Spirit Airlines and its striking pilots agreed to meet with mediators today, the union said, signaling a potential thaw that would be welcomed by the thousands of customers holding tickets on the grounded airline.
Sean Creed, head of the pilot union at Spirit, said that the National Mediation Board has asked both sides to meet in Fort Lauderdale, Fla.
Spirit said that it wouldn't fly until Thursday at the earliest, forcing its roughly 16,000 daily passengers to get where they were going by rental car or an expensive walk-up fare on another airline. Spirit carries just 1 percent of the nation's air traffic, but those travelers have been 100 percent grounded by the pilot walkout.
Spirit is usually the biggest carrier at Atlantic City International Airport. Yesterday, two of Spirit's planes sat idle on the ramp, and only a few people were near its ticket counters.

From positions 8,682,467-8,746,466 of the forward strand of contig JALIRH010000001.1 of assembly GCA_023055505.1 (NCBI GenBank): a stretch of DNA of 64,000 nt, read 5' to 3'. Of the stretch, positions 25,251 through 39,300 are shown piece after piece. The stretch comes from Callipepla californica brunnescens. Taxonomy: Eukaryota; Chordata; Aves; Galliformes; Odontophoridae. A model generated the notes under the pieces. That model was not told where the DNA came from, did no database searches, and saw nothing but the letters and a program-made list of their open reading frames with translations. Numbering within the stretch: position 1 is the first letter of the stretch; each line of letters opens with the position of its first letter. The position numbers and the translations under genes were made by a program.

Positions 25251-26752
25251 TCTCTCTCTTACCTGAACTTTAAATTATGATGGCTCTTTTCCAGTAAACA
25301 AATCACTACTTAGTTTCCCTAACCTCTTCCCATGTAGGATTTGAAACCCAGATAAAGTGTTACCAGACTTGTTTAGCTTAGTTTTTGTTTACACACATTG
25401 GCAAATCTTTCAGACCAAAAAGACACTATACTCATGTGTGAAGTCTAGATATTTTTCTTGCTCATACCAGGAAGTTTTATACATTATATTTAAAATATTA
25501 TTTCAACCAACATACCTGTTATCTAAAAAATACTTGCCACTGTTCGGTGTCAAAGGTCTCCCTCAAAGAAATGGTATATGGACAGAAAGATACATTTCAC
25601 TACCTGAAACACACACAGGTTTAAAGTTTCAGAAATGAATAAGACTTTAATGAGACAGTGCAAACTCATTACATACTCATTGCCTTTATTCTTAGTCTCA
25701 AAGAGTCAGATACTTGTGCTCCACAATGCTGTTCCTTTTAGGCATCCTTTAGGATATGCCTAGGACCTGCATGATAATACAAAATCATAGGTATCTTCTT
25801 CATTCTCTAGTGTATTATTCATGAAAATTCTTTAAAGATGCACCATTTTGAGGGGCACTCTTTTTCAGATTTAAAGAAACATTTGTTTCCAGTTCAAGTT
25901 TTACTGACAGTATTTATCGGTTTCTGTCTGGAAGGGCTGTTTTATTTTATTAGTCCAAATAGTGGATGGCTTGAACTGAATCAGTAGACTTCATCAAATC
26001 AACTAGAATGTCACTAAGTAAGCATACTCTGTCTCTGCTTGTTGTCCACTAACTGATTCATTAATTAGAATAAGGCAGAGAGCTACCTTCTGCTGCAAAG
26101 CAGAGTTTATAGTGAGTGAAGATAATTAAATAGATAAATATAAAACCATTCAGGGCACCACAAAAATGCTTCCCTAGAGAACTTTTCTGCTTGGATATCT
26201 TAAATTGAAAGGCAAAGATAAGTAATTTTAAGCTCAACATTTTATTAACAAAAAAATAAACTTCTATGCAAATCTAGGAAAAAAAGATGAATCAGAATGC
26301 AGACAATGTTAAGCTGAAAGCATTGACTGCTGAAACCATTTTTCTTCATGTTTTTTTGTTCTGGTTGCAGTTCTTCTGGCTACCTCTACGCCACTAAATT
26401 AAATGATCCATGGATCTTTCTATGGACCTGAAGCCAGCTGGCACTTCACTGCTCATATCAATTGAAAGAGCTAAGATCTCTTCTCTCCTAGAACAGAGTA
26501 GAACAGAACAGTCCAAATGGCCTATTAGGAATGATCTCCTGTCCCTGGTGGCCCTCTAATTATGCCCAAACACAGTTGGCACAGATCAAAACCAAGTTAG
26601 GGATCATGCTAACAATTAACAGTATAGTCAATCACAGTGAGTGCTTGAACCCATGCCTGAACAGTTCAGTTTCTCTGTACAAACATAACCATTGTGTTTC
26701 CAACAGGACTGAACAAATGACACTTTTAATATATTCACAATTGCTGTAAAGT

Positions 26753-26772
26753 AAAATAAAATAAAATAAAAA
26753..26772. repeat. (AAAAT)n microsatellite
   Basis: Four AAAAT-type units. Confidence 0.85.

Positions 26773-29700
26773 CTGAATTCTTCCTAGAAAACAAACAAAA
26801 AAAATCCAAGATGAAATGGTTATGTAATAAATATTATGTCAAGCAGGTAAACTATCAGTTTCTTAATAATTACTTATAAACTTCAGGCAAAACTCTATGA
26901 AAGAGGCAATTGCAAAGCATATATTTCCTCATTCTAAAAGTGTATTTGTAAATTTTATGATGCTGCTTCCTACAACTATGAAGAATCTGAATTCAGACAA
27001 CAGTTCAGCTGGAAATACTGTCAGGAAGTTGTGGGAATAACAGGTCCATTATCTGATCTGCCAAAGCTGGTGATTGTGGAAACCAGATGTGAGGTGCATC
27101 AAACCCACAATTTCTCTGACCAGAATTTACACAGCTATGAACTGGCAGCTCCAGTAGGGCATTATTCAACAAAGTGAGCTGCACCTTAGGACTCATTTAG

The airline is offering customers credit for future flights, plus $100. But if they want refunds instead, customers have to request that from the airline.
Pilots have said that their pay should be similar to other discount airlines' like JetBlue Airways Corp. and AirTran Airways, a unit of AirTran Holdings Inc. The company has said that those other airlines are much bigger than Spirit.
Lee Maron said that she was forced to rent a car to get home to Boston after flying to Atlantic City for a bar mitzvah. She was unimpressed by the voucher for future travel on an airline that she predicted wouldn't be around for long.